G. S. L. City. Aug. 20. 1859
Decision by the First Presidency in the appealed case of
David Bybee v's Benjamin Alvord.
On the 20th of June, 1859, a trial was had before the High Council in Ogden, Weber Co. U. T., between Benjamin Alvord and David Bybee, and Bybee appealed from the decision of that Council to the First Presidency of the Church.
From the minutes of that Council, as furnished to the First Presidency, it appears that Benjamin Alvord was on the 4th June, 1858, sole owner of the bridge across Weber river at East Weber, except some $100 due to Bybee, that amount being claimed as not paid to Bybee either by Alvord or the people of East Weber, as had been agreed. On the 4th of June, 1858, the legislative grant for said bridge expired, and David Bybee petitioned the Territorial Assembly for an extension of said grant. Said Assembly, at its session for 1858 did, on the 21st day of January, 1859, extend said grant "to David B. Bybee and his associates" "until the first day of January, 1862." At the time of that extension did David Bybee or the Assembly, or could any one, suppose that the Assembly did David Bybee or the Assembly, or could any one, suppose that the Assembly had the right to legislate Alvord's property into Bybee's possession with out providing for Alvord's being justly remunerated? Such legislation would be illegal, and would be set aside in any court of law and justice. It is therefore evident that David Bybee is entirely mistaken when he imagines that the Assembly either legislated or could legislate Alvord's property into Bybees' possession. again, whom could the Assembly have deemed to be Bybee's "associates" in the Act granting the extension? Obviously such person or persons, and such alone, as had ownership of or interest in the bridge at the time of the extension, not persons who had no ownership or interest therein.
It also appears that for some reasons Alvord did not look after bridge from the time he moved south until the high water of this season, when he finds David Bybee and John Smith in possession of and claiming to own his bridge. It further appears that Bybee, after the extension to him and "his associates", took his brothers, who had no right or interest in the bridge, as associates, the brothers to have one half and Bybee the other; and after some further charging through trading and otherwise, at the time of the trial the bridge is claimed and possessed by John Smith and David Bybee, Smith claiming 2/3 and Bybee 1/3. And it further appears that Smith and Bybee claim to have incurred expenses on the bridge since the extension of the grant, but to what amount does not appear in the minutes.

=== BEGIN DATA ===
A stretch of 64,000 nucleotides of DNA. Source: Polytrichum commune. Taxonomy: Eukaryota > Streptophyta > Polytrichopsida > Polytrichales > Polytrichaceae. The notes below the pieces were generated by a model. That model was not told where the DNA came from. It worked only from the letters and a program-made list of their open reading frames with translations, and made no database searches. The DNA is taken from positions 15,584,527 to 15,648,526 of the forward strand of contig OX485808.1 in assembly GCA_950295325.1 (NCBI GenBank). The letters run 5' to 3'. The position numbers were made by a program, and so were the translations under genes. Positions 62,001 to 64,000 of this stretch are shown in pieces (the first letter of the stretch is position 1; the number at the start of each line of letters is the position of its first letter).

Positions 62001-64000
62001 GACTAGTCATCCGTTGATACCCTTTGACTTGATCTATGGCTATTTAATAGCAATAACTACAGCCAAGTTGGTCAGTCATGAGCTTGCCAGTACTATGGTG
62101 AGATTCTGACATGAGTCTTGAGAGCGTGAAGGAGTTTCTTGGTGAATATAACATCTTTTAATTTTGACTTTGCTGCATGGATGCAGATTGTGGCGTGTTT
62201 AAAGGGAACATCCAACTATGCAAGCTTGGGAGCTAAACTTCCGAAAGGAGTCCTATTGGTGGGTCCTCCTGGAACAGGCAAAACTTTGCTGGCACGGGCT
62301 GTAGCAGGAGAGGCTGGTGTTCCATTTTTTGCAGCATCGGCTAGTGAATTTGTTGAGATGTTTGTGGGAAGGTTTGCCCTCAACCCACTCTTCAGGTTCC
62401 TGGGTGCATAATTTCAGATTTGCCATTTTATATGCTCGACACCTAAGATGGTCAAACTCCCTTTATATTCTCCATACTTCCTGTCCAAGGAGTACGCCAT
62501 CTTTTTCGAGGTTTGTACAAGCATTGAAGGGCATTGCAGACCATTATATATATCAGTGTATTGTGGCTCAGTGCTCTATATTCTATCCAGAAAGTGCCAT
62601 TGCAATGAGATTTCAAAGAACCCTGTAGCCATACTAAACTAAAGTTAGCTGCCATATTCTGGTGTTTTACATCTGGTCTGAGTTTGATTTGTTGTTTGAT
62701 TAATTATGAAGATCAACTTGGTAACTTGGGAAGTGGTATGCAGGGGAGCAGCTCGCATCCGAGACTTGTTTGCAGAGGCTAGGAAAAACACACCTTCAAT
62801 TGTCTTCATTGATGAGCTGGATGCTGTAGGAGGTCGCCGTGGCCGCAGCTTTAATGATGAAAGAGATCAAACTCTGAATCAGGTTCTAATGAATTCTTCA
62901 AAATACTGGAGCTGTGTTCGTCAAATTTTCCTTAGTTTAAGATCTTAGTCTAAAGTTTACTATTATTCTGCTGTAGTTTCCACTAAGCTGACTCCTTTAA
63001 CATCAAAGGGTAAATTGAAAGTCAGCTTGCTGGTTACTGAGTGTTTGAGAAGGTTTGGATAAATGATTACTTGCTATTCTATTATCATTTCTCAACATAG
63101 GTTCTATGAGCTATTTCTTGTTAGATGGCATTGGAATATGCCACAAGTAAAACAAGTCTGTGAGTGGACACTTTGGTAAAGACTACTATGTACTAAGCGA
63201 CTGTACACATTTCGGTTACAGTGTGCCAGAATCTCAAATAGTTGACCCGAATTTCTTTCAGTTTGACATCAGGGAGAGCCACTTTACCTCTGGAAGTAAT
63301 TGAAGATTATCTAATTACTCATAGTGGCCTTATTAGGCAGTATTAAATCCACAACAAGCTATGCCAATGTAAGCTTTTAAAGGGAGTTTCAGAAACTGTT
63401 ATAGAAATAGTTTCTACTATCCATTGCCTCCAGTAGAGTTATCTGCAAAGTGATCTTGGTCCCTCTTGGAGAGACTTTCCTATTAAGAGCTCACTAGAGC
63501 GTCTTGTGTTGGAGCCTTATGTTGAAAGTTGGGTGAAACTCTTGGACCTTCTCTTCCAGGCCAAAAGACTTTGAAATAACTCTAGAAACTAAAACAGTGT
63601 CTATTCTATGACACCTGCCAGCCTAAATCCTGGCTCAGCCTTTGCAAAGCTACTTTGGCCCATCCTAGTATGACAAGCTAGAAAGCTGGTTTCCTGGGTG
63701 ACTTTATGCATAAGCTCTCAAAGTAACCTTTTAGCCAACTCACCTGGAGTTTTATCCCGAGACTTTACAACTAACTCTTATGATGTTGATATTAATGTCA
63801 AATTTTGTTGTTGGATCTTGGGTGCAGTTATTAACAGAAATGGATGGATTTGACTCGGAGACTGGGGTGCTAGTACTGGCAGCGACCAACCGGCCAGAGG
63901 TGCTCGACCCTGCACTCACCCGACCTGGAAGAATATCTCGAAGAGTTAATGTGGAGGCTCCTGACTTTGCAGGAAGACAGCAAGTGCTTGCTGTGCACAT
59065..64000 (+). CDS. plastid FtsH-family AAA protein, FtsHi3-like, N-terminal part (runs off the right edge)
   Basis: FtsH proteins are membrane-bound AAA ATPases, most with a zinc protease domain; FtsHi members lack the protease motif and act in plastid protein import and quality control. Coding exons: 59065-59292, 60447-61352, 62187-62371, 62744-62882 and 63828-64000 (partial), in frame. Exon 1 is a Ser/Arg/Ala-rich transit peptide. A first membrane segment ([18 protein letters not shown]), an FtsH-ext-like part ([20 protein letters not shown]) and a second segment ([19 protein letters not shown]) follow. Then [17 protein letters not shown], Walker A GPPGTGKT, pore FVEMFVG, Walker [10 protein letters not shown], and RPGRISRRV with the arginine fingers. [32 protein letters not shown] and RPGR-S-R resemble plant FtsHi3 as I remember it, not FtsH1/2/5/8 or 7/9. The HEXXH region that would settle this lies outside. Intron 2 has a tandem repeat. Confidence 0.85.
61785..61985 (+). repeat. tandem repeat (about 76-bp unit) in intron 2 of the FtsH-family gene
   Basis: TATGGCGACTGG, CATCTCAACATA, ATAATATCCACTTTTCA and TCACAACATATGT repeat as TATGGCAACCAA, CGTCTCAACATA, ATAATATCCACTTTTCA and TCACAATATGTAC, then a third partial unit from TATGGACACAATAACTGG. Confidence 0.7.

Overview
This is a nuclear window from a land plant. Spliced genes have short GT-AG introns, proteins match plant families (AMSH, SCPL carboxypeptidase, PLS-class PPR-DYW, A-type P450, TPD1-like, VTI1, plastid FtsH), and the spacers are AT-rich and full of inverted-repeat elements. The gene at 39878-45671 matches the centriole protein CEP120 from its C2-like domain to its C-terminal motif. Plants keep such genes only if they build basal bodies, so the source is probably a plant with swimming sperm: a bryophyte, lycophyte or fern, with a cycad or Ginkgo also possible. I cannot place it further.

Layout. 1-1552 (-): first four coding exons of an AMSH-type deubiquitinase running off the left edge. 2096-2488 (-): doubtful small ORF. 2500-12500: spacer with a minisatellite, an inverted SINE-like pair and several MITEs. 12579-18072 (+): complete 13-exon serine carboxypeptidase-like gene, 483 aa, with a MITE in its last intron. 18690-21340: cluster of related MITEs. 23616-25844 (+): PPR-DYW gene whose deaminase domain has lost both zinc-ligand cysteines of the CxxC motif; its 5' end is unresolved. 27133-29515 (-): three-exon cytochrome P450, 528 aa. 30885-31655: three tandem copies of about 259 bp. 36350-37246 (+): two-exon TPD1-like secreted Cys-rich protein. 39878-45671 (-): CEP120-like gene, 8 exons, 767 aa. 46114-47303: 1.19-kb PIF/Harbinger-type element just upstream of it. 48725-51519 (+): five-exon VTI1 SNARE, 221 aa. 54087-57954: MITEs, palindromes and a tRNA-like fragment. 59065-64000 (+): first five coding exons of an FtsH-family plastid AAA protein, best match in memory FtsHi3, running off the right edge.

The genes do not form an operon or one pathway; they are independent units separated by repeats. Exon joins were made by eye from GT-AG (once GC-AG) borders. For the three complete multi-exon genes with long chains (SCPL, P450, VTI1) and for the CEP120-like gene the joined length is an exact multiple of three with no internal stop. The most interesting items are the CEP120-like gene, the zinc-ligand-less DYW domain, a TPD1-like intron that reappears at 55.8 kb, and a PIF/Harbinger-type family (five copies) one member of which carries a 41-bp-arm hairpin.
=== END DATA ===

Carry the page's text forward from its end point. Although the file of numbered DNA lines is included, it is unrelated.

Can the Legislature legislate away private property. No. To whom does the bridge belong? To the person who owned it in 1858, unless some one has since brought and paid for it.
What is right between the real owner and the present claimants and possessors of the bridge?
In our judgement the present claimants and possessors of the bridge, John Smith and David B. Bybee, should deliver said bridge to Benjamin Alvord, said Alvord to pay said Smith and Bybee the amount of expense they have incurred on the bridge above the toll they have received, if the said expense exceeds said toll; or let said Smith and Bybee pay Alvord the present value of the bridge, in such event taking into account the expenses and toll since January 21, 1859.
This view of the matter leaves the right to the bridge precisely as it was previous to the extension. The river is there and the bridge is there, and the right's therein are the same as though the Legislature had not extended the grant, and will so remain, in all probability, until the 21st of Jan. 1862.
Heber C. Kimball
Daniel H Wells